The second season premiered in the United States on October 23, 2010, on Cartoon Network[2] to coincide with the release of its video game follow-up, Marvel Super Hero Squad: The Infinity Gauntlet.

Marvel character parodies

Comedy is the driving factor of The Super Hero Squad Show, and the members of the squad have a comedic bend that parodies their usually serious personalities and their powers:

  • Iron Man is obsessed with high-tech solutions for even the most mundane of tasks, and his newest gadgets tend to either go untested or blow up in his face.
  • The Hulk is childlike, good-natured, and even jovial, but is prone to "major anger issues" that lead to unintended mishaps. He owns a massive collection of comic books, and tends to get into juvenile arguments with The Thing from the Fantastic Four over which one of them is stronger. He also has a strong aversion to water, due to his heavy weight, which causes him to sink like a rock.
  • Thor is overly enthusiastic about everything, and the other members of the Super Hero Squad sometimes cannot understand his archaic Shakespearean English.
  • Wolverine resents being a mentor to Reptil, choosing to go it alone, yet concedes they make a great duo. He also hates being nicknamed "Wolvie" and when ever he gets badly injured he always refers to his adamantium skeleton.
  • The Silver Surfer talks in a stereotypical surf culture accent, uses typical slang associated with surf culture, and likes to engage in philosophical discussions.
  • The Falcon is often paired with the Hulk, who calls him "Bird", and is like a big brother or mentor to him in that he either keeps the Hulk from losing his temper or frequently reminds him of the task at hand.
  • Captain America frequently uses phrases or thinks things that imply he believes he still is in the 1940s (for instance, mentioning Franklin D. Roosevelt when referring to the President, or shocked when sees Karaoke, as that was invented by the Japanese, and the other characters explain to him that they made up a while ago). This is a reference to his classic origin: getting frozen in ice during World War II, and then getting unfrozen during modern times. In addition, he has been present at various events in American history (though how he witnessed these events is unclear and not explained), and will tell the others about it in full detail unless they keep moving.


Main article: List of The Super Hero Squad Show episodes

During the first season in the opening sequence of the show, there is a running sight gag similar to The Simpsons and Fairly Odd Parents where the Hulk picks up an Infinity Fractal and is transformed by its power into something different every episode, such as the classic grey-colored Hulk, a toddler Hulk, a disco Hulk parodying John Travolta, and a Hulk similar to Homer Simpson. This feature was removed in the second season. Additionally, each episode's title card is a homage to a classic comic book cover as are some of the episode titles.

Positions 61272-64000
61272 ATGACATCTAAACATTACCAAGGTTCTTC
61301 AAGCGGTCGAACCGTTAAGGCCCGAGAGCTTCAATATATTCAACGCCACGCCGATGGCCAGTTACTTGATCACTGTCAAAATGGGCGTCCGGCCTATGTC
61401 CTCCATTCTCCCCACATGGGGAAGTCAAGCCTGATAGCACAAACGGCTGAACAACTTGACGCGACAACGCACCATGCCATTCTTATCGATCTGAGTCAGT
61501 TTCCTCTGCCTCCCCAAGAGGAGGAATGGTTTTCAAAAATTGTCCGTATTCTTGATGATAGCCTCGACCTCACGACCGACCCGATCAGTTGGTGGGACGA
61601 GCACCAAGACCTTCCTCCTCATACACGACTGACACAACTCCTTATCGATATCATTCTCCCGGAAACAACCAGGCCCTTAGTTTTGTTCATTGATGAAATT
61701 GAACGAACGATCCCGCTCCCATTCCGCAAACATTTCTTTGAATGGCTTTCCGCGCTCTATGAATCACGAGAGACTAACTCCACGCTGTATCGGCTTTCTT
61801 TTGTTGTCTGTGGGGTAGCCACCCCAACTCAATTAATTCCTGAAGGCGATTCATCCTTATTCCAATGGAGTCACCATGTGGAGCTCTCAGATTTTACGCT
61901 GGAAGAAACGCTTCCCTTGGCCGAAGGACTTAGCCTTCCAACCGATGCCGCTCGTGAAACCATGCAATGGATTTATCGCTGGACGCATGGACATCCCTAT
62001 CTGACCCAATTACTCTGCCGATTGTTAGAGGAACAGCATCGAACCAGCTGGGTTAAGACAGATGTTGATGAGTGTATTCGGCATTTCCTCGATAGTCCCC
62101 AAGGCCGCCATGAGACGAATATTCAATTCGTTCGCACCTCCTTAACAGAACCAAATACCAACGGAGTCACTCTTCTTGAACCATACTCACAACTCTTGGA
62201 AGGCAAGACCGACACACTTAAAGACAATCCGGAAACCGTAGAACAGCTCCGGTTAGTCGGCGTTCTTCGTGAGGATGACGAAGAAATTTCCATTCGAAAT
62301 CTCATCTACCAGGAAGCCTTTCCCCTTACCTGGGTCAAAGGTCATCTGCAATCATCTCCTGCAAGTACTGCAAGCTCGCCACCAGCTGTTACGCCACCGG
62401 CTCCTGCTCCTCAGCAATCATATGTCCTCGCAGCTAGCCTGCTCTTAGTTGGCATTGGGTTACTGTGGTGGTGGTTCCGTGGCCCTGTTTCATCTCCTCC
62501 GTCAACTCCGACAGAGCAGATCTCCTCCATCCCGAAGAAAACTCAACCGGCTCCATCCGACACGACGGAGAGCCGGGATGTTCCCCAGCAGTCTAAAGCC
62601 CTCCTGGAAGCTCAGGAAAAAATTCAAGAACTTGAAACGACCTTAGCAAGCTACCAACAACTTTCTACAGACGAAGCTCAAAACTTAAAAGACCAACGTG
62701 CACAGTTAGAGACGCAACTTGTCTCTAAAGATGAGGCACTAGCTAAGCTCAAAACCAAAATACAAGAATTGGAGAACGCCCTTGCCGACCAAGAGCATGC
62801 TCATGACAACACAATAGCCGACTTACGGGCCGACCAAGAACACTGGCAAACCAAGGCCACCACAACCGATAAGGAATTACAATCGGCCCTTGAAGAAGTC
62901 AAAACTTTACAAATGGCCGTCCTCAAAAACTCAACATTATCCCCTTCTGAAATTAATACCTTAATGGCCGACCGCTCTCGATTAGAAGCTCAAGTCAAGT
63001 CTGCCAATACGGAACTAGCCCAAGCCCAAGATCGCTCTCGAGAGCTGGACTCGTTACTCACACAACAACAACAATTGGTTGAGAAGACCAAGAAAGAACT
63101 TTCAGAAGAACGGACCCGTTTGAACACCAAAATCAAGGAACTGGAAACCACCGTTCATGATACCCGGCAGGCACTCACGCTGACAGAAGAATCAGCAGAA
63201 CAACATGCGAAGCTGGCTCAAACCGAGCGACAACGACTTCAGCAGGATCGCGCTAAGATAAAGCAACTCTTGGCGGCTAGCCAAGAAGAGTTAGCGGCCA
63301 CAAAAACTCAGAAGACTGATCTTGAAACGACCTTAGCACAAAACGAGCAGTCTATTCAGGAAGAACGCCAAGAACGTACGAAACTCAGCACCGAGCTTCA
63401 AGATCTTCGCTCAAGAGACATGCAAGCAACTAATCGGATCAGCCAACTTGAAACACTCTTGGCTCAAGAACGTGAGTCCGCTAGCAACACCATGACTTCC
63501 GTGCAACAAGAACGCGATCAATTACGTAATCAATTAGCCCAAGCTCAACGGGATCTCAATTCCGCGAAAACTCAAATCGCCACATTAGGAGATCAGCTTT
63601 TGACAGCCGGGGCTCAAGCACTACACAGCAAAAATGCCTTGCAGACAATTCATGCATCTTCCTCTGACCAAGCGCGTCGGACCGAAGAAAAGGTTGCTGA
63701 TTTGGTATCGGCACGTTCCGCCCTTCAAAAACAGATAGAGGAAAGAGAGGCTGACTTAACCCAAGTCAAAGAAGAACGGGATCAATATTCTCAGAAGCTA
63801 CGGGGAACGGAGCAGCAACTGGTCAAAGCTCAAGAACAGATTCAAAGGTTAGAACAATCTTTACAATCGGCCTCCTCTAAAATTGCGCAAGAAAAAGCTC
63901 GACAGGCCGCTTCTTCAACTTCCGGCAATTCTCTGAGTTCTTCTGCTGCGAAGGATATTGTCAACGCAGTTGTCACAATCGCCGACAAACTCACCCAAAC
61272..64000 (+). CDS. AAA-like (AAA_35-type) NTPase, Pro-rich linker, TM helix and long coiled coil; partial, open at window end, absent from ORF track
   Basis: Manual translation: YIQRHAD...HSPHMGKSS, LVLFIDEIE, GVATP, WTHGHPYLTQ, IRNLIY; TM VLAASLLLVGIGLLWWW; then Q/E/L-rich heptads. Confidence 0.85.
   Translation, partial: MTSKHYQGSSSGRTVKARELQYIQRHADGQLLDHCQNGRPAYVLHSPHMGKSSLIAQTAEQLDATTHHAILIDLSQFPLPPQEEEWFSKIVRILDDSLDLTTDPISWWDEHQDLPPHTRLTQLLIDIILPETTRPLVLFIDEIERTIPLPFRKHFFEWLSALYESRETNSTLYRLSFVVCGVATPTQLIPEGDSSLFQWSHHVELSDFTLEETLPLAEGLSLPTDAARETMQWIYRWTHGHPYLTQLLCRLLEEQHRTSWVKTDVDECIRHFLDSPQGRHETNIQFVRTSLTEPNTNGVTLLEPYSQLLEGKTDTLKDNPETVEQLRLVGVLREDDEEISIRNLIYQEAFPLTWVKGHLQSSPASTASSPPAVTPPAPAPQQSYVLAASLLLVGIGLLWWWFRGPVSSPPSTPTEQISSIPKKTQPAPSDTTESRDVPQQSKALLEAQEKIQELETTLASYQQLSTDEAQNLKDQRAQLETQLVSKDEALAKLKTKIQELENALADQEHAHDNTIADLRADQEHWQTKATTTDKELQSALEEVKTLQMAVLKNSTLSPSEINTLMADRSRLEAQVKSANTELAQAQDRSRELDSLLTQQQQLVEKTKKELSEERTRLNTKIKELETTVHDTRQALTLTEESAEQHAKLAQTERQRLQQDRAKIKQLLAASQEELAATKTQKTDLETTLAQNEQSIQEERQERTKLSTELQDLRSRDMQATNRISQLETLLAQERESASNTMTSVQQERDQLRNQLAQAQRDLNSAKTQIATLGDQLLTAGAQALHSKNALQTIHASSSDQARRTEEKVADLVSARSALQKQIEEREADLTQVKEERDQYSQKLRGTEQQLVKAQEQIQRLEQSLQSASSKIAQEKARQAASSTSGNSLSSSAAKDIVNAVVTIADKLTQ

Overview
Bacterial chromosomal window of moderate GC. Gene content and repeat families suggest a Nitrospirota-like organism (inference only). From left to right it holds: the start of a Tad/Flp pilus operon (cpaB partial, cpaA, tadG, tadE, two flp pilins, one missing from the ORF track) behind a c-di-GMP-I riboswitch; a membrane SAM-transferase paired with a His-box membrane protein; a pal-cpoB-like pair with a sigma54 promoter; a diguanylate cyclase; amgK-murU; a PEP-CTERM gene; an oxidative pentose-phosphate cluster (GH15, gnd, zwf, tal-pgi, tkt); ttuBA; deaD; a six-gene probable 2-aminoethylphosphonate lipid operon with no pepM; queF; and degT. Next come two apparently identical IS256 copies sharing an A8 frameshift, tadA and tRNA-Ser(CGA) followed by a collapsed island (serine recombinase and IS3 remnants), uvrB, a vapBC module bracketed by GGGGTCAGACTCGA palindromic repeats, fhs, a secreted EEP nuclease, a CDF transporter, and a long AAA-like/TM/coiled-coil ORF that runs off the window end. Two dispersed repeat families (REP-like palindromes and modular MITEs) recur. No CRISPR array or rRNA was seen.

The show's executive producers include Alan Fine, Simon Philips, and Eric Rollman, with Joe Quesada and Stan Lee as co-executive producers. Cort Lane is supervising producer. Mitch Schauer, creator of the Nickelodeon series The Angry Beavers, is the show's supervising director and character designer. Matt Wayne is the show's story-editor and head writer.[3] Other writers include Michael Ryan, Nicole Dubuc, Atul N. Rao, Eugene Son, James Krieg, and Mark Hoffmeier. Novelty song writer, Parry Gripp composed the theme song.

Head of Marvel Television and comic book writer Jeph Loeb explained the series as something everyone will like, stating "Marvel Super Heroes have always entertained fans of all ages in our comics, and we're proud to offer an animated series that families can enjoy together. With the most exciting super-powered adventures, The Hub can now offer the greatest fun of all—experiencing Marvel for the very first time. So whether you want to fly with Thor, suit up with Iron Man or smash with Hulk, this series has everything your family wants to see from our heroes."[4]


The following were confirmed to do voice work in this series:[5]


Other media

Comic books

Main article: Marvel Super Hero Squad (comics)

A four-part comic book series based on the show called Marvel Super Hero Squad was released in the fall of 2009. The series was a success and Marvel renewed the series in January 2010 as an ongoing series, now entitled: Super Hero Squad. The comic does not feature only characters from the show, but also characters outside the show. As of December 8, 2010, Super Hero Squad had a total of 12 issues released. No new issues have been released since, seemingly indicating that the comic book franchise has been canceled. Trying to bring back the franchise, Marvel released a Super Hero Squad Spectacular where the Beyonder sends them to another planet with their Lethal Legion foes.

Home media

United States

Most of the episodes have been released on DVD across several volumes by Shout! Factory and Walt Disney Home Entertainment]].

  • The Super Hero Squad Show: Quest For The Infinity Sword, Volume 1, released July 13, 2010, includes episodes 1–7 from Season 1, as well as never-before-seen bonus features.[6]